“We need our identity back.”
Thierry Henry has sent an emotional message to Arsenal fans in the aftermath of the club’s initial decision to join the European Super League.
The contentious breakaway league involved 12 of Europe’s biggest clubs but since Sunday night’s announcement, 10 of the 12 have announced their desire to withdraw from the league, including all six Premier League clubs.
Arsenal’s club record goalscorer is on a self-enforced social media break, until – what he describes as – the “toxic” racist abuse and bullying online is tackled by social media companies.
Nevertheless, he spoke to The Daily Telegraph regarding Arsenal’s initial involvement in the European Super League, and he was very emotional when asked about the situation.
“This club belongs to the fans, I love the club and I will support the club until I die,” Henry said.
“But, I do not recognise my club and what happened just now, with them trying to join a league that would have been closed, makes no sense to me.
“They have been running the club like a company, not a football club, and they showed their hand. Maybe it’s a lack of understanding of the core football values and maybe the money was too big of a temptation.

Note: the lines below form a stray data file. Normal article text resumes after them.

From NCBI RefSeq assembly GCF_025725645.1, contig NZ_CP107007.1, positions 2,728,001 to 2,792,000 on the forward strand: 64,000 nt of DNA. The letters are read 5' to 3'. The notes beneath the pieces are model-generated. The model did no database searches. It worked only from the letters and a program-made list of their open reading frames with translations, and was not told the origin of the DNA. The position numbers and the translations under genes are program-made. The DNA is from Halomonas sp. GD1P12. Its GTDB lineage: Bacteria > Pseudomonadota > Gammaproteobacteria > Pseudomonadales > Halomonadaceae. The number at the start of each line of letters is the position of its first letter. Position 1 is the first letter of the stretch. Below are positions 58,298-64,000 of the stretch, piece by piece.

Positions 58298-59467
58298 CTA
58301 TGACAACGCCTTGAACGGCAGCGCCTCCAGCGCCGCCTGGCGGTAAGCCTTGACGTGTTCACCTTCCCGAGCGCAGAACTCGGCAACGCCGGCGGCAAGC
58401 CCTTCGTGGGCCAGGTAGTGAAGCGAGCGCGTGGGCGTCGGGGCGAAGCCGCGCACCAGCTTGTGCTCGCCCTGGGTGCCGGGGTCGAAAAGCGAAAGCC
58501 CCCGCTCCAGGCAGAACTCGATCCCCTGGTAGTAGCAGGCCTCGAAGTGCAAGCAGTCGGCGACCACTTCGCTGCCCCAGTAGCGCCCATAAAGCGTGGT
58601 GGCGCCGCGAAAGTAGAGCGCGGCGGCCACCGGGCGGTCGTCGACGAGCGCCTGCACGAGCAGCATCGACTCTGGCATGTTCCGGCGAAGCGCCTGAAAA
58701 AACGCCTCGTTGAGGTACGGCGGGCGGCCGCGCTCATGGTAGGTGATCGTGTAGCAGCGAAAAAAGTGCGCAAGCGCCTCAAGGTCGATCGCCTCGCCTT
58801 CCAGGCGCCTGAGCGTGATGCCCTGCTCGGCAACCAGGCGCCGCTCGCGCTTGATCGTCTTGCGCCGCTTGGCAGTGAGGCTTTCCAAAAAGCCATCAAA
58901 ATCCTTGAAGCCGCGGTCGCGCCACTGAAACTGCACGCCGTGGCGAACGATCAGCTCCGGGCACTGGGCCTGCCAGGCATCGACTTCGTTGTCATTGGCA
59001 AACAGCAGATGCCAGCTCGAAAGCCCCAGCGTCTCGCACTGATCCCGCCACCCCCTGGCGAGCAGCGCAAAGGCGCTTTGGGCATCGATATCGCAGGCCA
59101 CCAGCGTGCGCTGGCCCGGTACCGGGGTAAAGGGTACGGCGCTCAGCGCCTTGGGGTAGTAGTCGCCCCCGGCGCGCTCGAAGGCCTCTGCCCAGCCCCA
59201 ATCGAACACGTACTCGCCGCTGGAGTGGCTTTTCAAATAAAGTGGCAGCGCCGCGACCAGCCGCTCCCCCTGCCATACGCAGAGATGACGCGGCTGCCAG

“But whatever it was, they got it wrong. Badly wrong.
“I was genuinely shocked like most people and couldn’t believe what was unfolding. I have never talked before, but what happened recently made me realise fans, this is your club.
“It is your club and I’m an Arsenal fan too. I’m proud of what the fans achieved. Not just Arsenal fans, all the fans. The result was a victory for football.”
A protest against the club’s owner, Stan Kroenke, was held outside the Emirate Stadium before Arsenal’s 1-0 defeat to Everton.
Henry wants to see his old club get their identity back, an identity he feels has been lost since his time playing in North London.
“I remember when I arrived, not the Tottenham fans or our rivals, but a lot of the time I used to hear, ‘My second team, if I had to pick one, is Arsenal’, because of the history, the culture, the class, the family,” Henry added.
“But I don’t hear that or see that anymore and it pains me. We need to get that image back. We need our identity back.”